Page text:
Besides adding to the inaccuracy of the GDP measure, the lack of value given to voluntary activity contributes substantially to their atrophy as values in people's lives. The consequent degradation of family and community life is abundantly evident and the problems will get worse as long as policy makers see everything through the GDP lens. There is no incentive to develop policies which benefit things that are not counted in the measure of well-being.

The National Film Board of Canada video: "Who's Counting: Sex, Lies and the Global Economy" provides an excellent introduction to the mistaken measure of the system of national accounts. I highly recommend borrowing it for viewing and discussion. It's a great introduction for a public or group meeting.

The Genuine Progress Indicator; a better way to measure well-being
The Genuine Progress Indicator (GPI) provides a more accurate measure. GPI adds reasonable amounts to the measure of well-being for activities of social benefit for which no charges are made, and it subtracts from the accounts the costs of crime, defense against crime, avoidable medical costs, loss of leisure, degradation of habitat, loss of soil fertility and the depletion of other natural resources. This process provides a more accurate picture of how we are doing. According to GPI accounting, our quality of life increased until the early 1970's. Since then the figures show an accelerating decline.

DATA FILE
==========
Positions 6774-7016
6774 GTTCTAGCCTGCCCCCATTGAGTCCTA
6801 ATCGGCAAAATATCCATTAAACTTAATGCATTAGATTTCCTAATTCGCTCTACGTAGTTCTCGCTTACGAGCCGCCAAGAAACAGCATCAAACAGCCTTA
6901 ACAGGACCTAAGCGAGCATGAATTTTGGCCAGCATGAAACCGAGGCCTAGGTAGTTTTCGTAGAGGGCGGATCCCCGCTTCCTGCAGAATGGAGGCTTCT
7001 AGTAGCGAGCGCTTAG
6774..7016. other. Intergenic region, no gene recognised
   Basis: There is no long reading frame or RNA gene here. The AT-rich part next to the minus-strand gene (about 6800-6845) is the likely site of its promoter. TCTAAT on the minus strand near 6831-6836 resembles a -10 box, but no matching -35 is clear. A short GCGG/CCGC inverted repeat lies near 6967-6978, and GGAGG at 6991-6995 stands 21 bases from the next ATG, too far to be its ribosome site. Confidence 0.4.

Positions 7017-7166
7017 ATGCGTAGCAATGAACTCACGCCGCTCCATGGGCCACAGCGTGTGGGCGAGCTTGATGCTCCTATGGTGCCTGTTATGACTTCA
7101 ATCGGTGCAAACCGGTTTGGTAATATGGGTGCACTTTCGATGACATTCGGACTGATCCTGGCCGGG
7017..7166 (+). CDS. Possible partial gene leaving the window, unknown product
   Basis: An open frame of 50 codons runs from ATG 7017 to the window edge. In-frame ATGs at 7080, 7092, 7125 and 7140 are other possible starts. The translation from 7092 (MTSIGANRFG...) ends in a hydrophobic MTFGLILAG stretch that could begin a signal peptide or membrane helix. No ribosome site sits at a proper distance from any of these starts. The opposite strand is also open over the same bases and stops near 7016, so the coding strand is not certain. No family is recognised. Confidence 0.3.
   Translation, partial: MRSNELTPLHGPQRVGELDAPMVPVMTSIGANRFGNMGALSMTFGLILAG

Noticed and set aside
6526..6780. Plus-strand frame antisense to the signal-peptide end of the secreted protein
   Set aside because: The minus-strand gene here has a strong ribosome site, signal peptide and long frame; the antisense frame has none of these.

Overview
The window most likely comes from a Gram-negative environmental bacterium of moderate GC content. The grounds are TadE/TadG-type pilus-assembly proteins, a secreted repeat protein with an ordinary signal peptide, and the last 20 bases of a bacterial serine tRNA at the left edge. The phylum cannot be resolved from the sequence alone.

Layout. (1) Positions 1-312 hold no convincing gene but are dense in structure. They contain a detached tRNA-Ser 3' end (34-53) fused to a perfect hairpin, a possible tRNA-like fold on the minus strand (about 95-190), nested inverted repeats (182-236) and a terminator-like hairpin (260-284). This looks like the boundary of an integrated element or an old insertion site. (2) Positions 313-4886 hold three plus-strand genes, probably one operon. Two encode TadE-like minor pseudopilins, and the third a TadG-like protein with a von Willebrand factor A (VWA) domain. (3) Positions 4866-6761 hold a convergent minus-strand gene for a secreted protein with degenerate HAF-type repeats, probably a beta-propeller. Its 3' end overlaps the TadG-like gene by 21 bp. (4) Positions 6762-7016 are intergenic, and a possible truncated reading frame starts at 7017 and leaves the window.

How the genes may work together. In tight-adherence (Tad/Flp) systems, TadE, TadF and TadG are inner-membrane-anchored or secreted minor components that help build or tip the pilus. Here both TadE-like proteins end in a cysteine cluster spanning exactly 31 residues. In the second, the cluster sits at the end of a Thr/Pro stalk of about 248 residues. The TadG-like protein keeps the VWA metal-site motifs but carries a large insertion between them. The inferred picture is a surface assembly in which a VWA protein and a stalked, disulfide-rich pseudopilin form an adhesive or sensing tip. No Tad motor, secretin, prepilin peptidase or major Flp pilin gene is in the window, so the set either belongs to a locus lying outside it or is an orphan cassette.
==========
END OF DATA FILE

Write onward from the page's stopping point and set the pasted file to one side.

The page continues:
B) Reduced revenue due to following advice based on the mistaken measures.

Without a system to replace the one presently in place, protest over cut backs will be effectively deflected by the excuse that "We don't have enough money." But why are revenues diminishing while the economy expands? There are at least three reasons:
1) Corporations pay less tax than they used to.
2) The 'new economy' of financial trading is largely un-taxed.
3) Governments pays interest to private banks when they could pay interest to themselves through national banks.

1) Reduced tax from corporations.
In this age of market dominance, governments are supposed to act as pseudo-businesses; they are only supposed to be interested in maximizing profits. Education, health care and environmental protection produce no financial returns of interest to the short-term focus of money lenders.